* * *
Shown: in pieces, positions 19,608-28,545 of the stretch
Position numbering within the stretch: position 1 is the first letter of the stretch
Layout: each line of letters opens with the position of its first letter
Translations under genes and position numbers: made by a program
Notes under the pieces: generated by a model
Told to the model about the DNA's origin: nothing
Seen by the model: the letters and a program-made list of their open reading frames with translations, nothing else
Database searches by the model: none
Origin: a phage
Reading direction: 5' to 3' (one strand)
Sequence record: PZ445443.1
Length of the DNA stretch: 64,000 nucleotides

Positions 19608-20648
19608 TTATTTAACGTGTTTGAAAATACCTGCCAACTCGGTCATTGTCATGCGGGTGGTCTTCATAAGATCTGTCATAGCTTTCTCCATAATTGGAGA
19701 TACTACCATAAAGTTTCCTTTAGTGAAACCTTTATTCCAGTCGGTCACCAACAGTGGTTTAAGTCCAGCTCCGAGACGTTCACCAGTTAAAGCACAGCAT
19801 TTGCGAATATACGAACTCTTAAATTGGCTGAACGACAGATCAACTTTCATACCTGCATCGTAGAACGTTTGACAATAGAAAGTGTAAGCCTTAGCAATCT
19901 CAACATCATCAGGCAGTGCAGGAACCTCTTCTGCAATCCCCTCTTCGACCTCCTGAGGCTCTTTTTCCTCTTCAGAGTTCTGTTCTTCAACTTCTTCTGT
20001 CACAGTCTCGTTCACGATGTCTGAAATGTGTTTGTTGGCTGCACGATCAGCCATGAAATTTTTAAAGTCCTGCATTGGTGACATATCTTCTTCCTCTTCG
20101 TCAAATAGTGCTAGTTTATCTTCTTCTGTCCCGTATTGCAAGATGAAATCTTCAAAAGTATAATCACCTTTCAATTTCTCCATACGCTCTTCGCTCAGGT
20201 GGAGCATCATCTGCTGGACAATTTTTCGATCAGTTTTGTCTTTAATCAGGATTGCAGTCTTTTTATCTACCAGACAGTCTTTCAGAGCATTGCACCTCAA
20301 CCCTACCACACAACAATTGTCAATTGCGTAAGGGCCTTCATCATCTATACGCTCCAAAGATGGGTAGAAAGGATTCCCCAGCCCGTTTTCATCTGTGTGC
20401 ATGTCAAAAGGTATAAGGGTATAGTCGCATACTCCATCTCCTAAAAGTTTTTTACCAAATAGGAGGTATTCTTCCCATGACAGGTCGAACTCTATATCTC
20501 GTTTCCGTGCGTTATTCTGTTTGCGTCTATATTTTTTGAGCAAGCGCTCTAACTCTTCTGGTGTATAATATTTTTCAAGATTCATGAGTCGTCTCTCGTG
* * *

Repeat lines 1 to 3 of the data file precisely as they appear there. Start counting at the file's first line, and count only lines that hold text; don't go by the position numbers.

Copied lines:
Shown: in pieces, positions 19,608-28,545 of the stretch
Position numbering within the stretch: position 1 is the first letter of the stretch
Layout: each line of letters opens with the position of its first letter